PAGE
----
A Fearless (and Religionless?) Human

We have an extraordinary person living amongst us; she goes by the initials SM and suffers from a rare condition that has severely damaged her amygdala.  She has been working with a group of neuroscientists who have just published a fascinating paper on her fear responses, or lack thereof.

The amygdala is an evolutionarily ancient brain structure — it is present in fish, birds, amphibians, reptiles and mammals.  Its presence in each of these taxa indicates it was present in the last common ancestor that gave rise to these groups.  Its location in the deep center of the brain tells us something about its age and importance:

The amygdala is part of the limbic system that generates emotions and is commonly associated with fear responses — obviously an important adaptation in a world filled with predators.  An overactive or under-regulated amygdala is associated with debilitating phobias.

Here is an excerpt from the study’s summary:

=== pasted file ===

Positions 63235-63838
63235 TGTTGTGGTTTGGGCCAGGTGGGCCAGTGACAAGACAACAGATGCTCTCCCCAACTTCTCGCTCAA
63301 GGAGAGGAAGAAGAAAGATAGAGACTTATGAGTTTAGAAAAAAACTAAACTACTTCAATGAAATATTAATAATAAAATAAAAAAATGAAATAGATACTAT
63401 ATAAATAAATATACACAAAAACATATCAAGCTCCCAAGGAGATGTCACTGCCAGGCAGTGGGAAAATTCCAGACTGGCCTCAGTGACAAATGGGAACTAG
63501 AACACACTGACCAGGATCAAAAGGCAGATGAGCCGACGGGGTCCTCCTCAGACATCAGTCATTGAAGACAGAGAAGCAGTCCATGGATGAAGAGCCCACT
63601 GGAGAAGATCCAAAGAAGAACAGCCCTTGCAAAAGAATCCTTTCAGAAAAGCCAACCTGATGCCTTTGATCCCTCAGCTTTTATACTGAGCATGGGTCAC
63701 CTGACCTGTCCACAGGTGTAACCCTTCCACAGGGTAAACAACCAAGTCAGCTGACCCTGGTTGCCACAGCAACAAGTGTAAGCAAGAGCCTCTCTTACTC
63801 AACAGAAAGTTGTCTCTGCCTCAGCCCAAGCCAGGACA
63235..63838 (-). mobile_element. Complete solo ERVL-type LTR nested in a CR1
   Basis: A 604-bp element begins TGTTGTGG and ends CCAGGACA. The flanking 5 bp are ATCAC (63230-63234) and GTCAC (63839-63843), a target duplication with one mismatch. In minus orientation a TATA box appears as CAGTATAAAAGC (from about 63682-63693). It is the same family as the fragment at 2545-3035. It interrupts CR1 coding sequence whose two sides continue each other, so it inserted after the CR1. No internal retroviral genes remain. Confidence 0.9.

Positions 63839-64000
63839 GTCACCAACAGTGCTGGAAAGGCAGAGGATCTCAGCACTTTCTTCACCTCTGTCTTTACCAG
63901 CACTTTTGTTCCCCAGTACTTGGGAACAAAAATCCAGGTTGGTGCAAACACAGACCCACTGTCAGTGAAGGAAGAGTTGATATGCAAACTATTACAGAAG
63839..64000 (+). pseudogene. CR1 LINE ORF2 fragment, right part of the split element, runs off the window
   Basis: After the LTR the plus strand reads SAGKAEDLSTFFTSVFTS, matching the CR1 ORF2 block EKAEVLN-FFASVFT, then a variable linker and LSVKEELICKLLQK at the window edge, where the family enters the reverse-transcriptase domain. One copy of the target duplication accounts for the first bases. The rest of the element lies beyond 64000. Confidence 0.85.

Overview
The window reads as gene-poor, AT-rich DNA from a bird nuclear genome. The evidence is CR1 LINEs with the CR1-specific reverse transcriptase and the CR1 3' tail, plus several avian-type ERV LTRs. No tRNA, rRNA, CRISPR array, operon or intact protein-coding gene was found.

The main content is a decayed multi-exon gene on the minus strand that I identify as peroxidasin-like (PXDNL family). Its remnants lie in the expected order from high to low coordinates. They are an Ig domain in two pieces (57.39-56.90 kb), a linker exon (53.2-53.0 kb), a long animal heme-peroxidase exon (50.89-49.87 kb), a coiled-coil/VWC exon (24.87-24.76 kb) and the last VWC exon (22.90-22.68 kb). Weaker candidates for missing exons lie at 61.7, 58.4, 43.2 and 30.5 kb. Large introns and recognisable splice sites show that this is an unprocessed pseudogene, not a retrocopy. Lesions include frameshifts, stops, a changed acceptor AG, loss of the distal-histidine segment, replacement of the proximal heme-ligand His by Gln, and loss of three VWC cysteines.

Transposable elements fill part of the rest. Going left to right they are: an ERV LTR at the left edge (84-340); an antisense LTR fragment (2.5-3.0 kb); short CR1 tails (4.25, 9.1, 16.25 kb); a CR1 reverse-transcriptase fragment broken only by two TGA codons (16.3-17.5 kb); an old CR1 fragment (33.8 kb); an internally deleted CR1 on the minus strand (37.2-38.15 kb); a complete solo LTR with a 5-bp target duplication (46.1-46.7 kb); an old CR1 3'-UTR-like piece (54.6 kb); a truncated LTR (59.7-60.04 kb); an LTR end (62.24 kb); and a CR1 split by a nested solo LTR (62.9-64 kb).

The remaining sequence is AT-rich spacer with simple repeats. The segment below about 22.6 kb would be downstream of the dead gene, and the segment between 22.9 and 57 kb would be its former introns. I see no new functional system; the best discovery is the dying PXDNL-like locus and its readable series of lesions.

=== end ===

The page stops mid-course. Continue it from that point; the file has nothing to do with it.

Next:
To provoke fear in SM, we exposed her to live snakes and spiders, took her on a tour of a haunted house, and showed her emotionally evocative films. On no occasion did SM exhibit fear, and she never endorsed feeling more than minimal levels of fear. SM repeatedly demonstrated an absence of overt fear manifestations and an overall impoverished experience of fear. The findings support the conclusion that the human amygdala plays a pivotal role in triggering a state of fear and that the absence of such a state precludes the experience of fear itself.

There are of course many theorists of religion who argue that supernatural beliefs are explicable as rationalized fear responses.  Although it seems unlikely that fear alone is capable of generating supernatural beliefs, there is no doubt that all religions use fear to justify and sustain belief formations. Religions, in other words, ride on a biological substrate of fear.

It would be most interesting to learn about SM’s supernatural or religious beliefs.  Is she religious?  If so, how does her lack of fear contribute to her religious understanding?  Does she respond to teachings about sin, retribution, and damnation?  Are demons and devils meaningful concepts for her?

It just might be the case that if fear is knocked out, so is religion.  Alternatively, it might be the case that SM is capable of understanding religion only in a positive sense, and that any teachings or concepts dependent on fear are meaningless to her.

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